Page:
Russia Backs Hindu Nationalist Campaign Against BBC’s Modi Documentary

Russian President Vladimir Putin, left and Indian Prime Minister Narendra Modi greet each other before their meeting in New Delhi, India, Monday, Dec.6, 2021. Indian Prime Minister Narendra Modi is meeting Russian President Vladimir Putin on Monday to discuss defense and trade relations as India attempts to balance its ties …
Manish Swarup/AP

Moscow waded into the controversy over a BBC documentary of Indian Prime Minister Narendra Modi on Monday, siding with Modi and his supporters by denouncing the documentary as part of the “information war” waged by Western media outlets against Russia as well as India.

The BBC released the first half of a two-part documentary, called India: The Modi Question, two weeks ago. The first installment covers Modi’s rise through Indian politics, most controversially including his involvement in Hindu versus Muslim violence in 2002 when he was chief minister of India’s Gujarat state.

Various investigations conducted by the Indian government over the years have cleared Modi of wrongdoing, but the BBC uncovered an unpublished report from the British Foreign Office that held Modi “directly responsible” for the “climate of impunity” offered to Hindu rioters in Gujarat. The report compared the riot, in which over a thousand people were killed, to “ethnic cleansing.”

The Modi administration swiftly declared all-out war against the BBC documentary, successfully pressuring social media platforms YouTube and Twitter to censor it as propaganda and block attempts to share the video.

Russian Foreign Ministry spokeswoman Maria Zakharova sided with the Modi administration at a press briefing in Moscow on Monday, essentially supporting the Indian government’s view of the documentary as hostile foreign propaganda.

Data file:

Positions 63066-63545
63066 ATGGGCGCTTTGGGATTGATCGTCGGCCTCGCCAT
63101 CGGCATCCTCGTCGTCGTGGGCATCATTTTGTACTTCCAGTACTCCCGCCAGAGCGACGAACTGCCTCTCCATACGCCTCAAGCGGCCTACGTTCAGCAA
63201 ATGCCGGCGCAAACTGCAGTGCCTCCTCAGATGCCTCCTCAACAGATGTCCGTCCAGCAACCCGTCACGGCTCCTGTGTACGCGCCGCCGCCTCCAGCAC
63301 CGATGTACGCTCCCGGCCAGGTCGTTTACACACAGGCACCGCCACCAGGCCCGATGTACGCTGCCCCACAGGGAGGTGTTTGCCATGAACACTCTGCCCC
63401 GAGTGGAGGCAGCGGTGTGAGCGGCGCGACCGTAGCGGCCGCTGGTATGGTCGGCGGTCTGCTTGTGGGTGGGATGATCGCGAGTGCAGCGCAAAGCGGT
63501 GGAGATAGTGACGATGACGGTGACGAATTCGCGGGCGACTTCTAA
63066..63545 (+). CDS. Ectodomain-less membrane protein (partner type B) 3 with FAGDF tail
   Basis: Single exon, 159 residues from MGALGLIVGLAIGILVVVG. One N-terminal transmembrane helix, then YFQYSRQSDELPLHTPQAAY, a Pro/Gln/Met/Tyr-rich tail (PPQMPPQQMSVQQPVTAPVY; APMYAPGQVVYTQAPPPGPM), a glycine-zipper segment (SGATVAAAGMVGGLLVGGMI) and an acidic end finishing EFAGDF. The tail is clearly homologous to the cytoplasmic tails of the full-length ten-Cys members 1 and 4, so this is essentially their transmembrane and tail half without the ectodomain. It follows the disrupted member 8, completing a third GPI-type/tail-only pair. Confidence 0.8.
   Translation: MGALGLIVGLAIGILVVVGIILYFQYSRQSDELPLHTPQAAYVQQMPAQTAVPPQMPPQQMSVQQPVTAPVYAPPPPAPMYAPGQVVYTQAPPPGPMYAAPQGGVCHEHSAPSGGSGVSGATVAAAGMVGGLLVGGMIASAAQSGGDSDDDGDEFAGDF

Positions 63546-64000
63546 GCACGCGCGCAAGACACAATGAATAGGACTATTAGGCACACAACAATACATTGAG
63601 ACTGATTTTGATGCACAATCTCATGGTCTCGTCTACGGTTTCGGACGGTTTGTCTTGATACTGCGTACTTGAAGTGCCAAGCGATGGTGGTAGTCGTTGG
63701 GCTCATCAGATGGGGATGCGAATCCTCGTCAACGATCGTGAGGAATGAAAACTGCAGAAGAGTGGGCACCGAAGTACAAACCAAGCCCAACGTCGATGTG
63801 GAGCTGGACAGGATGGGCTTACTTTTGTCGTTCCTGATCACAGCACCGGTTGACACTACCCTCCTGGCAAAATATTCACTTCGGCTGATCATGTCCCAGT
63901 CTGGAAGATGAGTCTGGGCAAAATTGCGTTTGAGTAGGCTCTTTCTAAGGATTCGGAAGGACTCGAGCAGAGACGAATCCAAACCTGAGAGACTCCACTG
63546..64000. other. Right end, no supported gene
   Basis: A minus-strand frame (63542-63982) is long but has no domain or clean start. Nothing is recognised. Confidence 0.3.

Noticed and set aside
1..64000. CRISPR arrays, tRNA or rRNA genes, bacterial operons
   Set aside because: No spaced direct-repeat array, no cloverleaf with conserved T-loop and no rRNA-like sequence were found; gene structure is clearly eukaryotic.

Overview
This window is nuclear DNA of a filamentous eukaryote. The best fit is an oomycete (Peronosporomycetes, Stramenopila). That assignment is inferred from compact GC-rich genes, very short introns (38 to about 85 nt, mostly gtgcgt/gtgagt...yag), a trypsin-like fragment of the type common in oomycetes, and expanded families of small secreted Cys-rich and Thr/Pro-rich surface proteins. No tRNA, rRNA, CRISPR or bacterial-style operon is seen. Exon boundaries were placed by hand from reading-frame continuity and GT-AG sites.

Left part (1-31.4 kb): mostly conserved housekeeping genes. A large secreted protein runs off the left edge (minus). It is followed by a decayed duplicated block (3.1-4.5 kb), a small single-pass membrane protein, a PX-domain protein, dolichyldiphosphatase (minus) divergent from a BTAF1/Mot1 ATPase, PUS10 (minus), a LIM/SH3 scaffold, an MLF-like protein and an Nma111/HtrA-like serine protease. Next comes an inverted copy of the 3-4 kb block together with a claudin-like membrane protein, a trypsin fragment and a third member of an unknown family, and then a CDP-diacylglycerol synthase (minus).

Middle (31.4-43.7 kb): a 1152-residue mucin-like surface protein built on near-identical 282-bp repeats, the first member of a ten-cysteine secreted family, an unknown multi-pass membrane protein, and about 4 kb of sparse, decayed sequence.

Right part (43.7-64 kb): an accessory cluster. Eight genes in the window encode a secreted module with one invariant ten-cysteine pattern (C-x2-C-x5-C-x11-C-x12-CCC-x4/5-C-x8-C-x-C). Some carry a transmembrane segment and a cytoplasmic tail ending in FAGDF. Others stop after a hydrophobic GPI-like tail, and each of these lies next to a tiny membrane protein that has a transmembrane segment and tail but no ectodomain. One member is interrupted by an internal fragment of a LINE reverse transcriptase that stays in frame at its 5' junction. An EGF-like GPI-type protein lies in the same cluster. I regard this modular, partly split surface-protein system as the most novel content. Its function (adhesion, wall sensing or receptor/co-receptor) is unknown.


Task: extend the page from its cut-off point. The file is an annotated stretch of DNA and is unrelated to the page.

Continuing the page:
“I would like to draw your attention to the fact that it is yet another evidence of the BBC waging an information war on different fronts – not only against Russia, but also against other global centers of power pursuing an independent policy,” she said.

Russian Foreign Ministry spokeswoman Maria Zakharova speaks to the media in Moscow on March 29, 2018. / AFP PHOTO / Yuri KADOBNOV (Photo credit should read YURI KADOBNOV/AFP via Getty Images)

Russian Foreign Ministry spokeswoman Maria Zakharova. (YURI KADOBNOV/AFP via Getty Images)

Zakharova further needled the BBC for being “dependent” rather than independent media and claiming it “often neglects the basic requirements of the journalism profession.”

The Times of India (TOI) was happy to pass along Zakharova’s brickbats without quibble and also quoted British Prime Minister Rishi Sunak saying he “doesn’t agree with the characterization” of Modi in the BBC documentary. The TOI quoted India’s own foreign ministry spokesman, Arindam Bagchi, denouncing the BBC documentary as a “propaganda piece” with “no objectivity” that should not be “screened in India.”